We’re onto the last column of alignments, and we’re looking at those chaotic characters. I think, and on the Total Party Thrill podcast they talk about this, chaotic good should be the default position for most adventurers. When you think about it, most adventurers don’t […]
Now we’re getting towards the edges of the races you can play in Dungeons and Dragons from the main Players Handbook. There are additional races or race options in other books. I’m going to call out some Tiefling things are from Mordenkainen’s Tome of Foes. […]
So a couple of days ago I started building out a D&D Campaign – the first part can be found here. I want to try and write on it and add in more things a couple of times a week at least, might be more often than that.
Now, I will say that this is a bit more granular than I might build, but I do think it’ll be a good exercise for me as I look at getting back into DM’ing after a few weeks off. I also think that a little bit more detailed approach, especially up front, will help me know what to do next in the story.
But let’s talk about Magic!
Where we left off in the previous article was some world building. I had determined that I wanted to play in a smaller location than world hopping adventurers. So it was a trade town known for mining granite for nobles. So the question is, how much magic would there be in a town like that?
I think, starting looking at it, there would probably be a fair amount of magic from whatever temples are there. So there is going to be a fair amount of divine magic, I’d think. So you’d have your paladins and clerics who are casting some spells and probably are there primarily as healers.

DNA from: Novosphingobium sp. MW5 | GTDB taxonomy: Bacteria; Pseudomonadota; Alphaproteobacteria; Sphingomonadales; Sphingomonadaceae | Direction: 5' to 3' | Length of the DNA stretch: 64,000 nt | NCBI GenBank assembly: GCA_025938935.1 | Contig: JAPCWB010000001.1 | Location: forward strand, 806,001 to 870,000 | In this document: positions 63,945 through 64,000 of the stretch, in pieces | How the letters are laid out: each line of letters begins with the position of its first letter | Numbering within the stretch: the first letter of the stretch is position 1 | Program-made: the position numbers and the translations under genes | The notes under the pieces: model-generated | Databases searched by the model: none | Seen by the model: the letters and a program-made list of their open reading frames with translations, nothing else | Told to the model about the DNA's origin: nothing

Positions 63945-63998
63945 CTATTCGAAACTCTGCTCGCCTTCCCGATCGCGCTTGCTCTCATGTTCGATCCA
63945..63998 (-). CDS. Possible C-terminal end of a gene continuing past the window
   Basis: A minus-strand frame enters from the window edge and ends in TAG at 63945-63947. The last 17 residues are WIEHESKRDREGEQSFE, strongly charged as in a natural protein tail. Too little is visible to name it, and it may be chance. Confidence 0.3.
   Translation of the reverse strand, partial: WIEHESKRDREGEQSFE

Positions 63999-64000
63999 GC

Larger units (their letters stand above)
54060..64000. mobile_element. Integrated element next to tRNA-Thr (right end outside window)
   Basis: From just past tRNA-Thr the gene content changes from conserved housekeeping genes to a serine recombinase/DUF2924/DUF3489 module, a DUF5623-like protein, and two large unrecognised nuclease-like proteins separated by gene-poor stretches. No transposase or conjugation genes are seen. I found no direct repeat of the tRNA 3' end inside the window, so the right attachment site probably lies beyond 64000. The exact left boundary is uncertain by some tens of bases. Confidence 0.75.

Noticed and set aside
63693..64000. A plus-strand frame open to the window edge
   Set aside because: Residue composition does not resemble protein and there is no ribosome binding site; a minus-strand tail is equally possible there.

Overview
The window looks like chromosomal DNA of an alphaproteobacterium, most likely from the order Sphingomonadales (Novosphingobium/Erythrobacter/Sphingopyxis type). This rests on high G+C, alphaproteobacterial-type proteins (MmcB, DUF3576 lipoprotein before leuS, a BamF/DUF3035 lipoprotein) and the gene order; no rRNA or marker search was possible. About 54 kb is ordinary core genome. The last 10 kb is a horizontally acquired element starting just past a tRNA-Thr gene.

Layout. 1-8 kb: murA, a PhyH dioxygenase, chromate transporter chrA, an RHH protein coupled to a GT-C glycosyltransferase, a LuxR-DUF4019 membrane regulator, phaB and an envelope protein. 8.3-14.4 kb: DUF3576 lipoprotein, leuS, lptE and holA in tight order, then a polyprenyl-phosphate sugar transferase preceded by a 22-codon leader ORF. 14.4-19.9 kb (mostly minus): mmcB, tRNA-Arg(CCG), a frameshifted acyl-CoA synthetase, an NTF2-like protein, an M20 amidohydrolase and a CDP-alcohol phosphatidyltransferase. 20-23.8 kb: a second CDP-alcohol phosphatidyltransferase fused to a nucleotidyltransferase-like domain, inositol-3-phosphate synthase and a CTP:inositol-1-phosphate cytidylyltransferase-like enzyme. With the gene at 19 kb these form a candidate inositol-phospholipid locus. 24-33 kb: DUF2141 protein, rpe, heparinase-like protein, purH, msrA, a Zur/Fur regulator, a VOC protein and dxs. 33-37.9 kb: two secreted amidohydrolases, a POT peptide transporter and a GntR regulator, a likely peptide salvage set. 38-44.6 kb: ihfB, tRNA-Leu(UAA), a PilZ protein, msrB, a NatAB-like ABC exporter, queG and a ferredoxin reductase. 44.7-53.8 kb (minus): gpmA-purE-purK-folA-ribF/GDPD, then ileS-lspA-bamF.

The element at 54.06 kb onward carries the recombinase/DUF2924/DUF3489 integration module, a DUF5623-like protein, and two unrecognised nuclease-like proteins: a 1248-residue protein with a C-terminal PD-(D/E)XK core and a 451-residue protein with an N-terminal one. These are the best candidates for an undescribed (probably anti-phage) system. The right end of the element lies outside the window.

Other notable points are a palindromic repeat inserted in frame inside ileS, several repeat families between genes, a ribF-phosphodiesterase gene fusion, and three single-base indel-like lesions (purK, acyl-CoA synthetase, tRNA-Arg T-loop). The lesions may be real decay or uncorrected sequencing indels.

I also think, because it’s a fairly remote area, you’d likely have some druids around as well. While they might not be a part of the normal society, they likely would be around the fringes, taking care of the woodland creatures, and probably butting heads with the town in some ways. If the mining starts to displace creatures or destroy groves, they likely would take up issue with them.
Warlocks seem to naturally show up in most D&D and fantasy RPG societies, because as long as there is someone who has a lot of power, there are people who are going to be willing to make a deal with them for better or worse, and the same with Sorcerers because a Sorcerers magic happens more naturally and flows out of them without the training you need to be a wizard.